Irish farmers are set to benefit from a haulage subsidy, to help keep the cost of fodder down for producers who have suffered from a prolonged period of bad weather.
The scheme, announced by Irish agriculture minister Michael Creed this week, will pay €8 (£7.20) for a bale of straw, and €12 (£10.80) for a bale of hay or silage.
It will only apply for fodder moved from the south and east of the country to farmers in the west and north-west, and will only be paid if the journey distance exceeds 100km.
Farmers in the west and north-west of the Irish Republic were especially hard hit by prolonged wet weather last autumn.
In many of these cases, the inability to conserve fodder was compounded by the need to house livestock much earlier than normal owing the very poor ground conditions.
This ate into existing supplies far earlier than would normally be the case, and prices for hay and straw have rocketed since September.
“Fodder remains available across the country, but I am conscious of the significant additional cost to farmers where fodder has to be transported over significant distance to areas where it is most needed,” said Mr Creed.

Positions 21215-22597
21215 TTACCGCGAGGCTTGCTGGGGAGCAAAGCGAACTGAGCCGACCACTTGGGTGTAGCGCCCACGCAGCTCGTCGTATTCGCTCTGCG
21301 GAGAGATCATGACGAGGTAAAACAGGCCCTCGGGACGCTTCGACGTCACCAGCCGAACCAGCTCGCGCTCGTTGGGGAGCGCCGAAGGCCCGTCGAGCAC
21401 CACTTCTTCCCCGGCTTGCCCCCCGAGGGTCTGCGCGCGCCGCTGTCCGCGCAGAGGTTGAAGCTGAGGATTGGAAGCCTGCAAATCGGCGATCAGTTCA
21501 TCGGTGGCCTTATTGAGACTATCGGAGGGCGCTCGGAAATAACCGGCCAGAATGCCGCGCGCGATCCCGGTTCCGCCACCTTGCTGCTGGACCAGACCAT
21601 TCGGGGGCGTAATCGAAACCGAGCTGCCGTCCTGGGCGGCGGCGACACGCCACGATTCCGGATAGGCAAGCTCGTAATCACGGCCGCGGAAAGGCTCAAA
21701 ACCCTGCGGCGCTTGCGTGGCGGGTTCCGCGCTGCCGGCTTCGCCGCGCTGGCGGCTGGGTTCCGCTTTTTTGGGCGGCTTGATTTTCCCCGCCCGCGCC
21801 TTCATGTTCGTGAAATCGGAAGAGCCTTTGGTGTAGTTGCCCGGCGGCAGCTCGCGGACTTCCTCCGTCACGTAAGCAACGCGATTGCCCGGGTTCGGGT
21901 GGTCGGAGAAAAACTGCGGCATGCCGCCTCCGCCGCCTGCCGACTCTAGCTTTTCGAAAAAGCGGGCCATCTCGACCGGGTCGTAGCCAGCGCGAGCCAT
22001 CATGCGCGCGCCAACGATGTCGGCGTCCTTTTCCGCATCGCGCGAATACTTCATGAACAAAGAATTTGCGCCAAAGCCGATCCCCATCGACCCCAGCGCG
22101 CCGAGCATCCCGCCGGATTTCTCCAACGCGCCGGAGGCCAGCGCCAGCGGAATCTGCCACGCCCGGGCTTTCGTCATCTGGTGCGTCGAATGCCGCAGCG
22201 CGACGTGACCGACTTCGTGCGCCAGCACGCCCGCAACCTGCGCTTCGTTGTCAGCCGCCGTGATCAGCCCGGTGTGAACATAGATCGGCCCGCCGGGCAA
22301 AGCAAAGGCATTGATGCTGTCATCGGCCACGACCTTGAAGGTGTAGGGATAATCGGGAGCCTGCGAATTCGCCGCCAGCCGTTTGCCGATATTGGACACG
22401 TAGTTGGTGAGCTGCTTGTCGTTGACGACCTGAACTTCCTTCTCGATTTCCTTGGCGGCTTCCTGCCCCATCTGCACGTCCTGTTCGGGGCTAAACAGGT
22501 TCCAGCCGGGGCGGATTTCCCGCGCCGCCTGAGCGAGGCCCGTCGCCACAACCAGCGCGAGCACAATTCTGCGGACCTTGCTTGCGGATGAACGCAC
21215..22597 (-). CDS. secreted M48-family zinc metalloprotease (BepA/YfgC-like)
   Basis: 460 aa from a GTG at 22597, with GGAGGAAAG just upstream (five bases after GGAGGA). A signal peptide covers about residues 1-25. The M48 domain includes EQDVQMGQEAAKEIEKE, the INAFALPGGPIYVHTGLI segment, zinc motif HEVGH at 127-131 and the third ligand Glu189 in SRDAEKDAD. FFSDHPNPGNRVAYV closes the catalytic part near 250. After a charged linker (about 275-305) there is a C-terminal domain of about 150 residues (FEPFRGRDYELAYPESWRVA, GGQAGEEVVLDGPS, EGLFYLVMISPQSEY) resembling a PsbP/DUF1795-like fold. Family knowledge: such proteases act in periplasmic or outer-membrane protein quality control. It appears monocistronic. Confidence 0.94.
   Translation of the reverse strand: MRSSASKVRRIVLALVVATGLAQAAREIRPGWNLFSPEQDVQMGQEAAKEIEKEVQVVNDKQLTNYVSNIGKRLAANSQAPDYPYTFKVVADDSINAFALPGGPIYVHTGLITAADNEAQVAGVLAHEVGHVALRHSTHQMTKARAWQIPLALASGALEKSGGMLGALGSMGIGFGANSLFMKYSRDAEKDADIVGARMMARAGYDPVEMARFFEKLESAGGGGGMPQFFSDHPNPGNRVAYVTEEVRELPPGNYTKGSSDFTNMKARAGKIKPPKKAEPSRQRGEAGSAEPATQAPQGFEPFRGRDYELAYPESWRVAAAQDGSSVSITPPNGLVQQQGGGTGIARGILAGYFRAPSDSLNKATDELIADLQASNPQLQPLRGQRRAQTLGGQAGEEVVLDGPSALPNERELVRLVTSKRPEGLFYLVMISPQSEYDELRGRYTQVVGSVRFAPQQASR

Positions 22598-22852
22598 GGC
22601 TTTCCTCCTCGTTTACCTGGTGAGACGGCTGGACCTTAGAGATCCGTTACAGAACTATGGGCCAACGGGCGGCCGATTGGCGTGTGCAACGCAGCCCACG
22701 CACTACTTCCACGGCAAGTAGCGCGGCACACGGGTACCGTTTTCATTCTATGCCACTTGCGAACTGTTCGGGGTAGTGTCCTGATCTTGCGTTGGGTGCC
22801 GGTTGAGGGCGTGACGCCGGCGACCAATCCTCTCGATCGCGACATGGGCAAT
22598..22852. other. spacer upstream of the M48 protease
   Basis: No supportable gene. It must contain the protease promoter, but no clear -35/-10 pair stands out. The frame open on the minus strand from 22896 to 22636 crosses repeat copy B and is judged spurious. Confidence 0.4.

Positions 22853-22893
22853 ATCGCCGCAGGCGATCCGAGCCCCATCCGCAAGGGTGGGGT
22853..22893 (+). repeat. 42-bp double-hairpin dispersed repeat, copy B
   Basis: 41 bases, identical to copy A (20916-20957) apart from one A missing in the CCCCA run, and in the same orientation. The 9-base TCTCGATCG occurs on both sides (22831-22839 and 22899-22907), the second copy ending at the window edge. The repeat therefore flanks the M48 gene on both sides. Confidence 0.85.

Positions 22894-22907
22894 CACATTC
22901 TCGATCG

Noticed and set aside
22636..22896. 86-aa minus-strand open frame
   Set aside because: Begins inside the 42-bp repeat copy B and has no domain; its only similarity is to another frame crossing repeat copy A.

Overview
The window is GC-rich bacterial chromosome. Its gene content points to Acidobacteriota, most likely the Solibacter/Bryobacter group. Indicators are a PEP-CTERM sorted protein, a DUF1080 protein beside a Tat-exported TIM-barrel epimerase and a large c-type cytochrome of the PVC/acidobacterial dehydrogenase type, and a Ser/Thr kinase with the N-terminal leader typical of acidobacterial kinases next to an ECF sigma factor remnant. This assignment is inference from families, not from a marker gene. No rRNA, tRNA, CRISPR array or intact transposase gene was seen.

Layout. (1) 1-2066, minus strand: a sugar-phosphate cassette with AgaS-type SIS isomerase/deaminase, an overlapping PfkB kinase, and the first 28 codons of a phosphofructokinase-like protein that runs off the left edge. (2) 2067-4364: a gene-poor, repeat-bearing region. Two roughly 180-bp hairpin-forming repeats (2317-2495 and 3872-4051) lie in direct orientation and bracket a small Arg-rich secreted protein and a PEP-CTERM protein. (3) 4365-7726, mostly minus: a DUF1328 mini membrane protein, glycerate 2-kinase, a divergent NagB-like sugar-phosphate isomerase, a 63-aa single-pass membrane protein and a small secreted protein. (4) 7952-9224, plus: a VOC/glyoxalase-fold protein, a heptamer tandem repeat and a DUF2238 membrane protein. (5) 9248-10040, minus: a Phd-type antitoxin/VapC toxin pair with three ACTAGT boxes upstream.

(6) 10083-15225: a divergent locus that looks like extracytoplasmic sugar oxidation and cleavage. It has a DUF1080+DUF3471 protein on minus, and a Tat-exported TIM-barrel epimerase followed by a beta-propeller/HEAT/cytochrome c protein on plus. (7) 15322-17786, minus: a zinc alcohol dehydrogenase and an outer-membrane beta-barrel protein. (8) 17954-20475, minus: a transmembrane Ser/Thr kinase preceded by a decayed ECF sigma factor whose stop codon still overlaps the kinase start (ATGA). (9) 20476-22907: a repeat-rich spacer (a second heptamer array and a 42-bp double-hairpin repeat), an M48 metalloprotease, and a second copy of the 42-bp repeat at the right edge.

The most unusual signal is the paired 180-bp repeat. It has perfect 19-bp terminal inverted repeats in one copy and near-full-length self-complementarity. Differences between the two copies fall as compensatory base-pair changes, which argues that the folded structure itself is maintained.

“This measure builds on my early supports to farmers through prioritisation of farm payments last autumn.”
To qualify, farmers must have completed a fodder budgeting exercise with their agricultural adviser. Only the shortfall in fodder will be eligible to receive support under the transport measure.
The Irish Farmers Association (IFA) said the transport subsidy would help to alleviate fodder problems, but more is needed.
In particular, the 100km rule – introduced to ensure the normal local trade in fodder is not disrupted – was too inflexible and should be revisited, said IFA president, Joe Healy.
The IFA would prefer a meal voucher system as the best and most efficient means of providing support.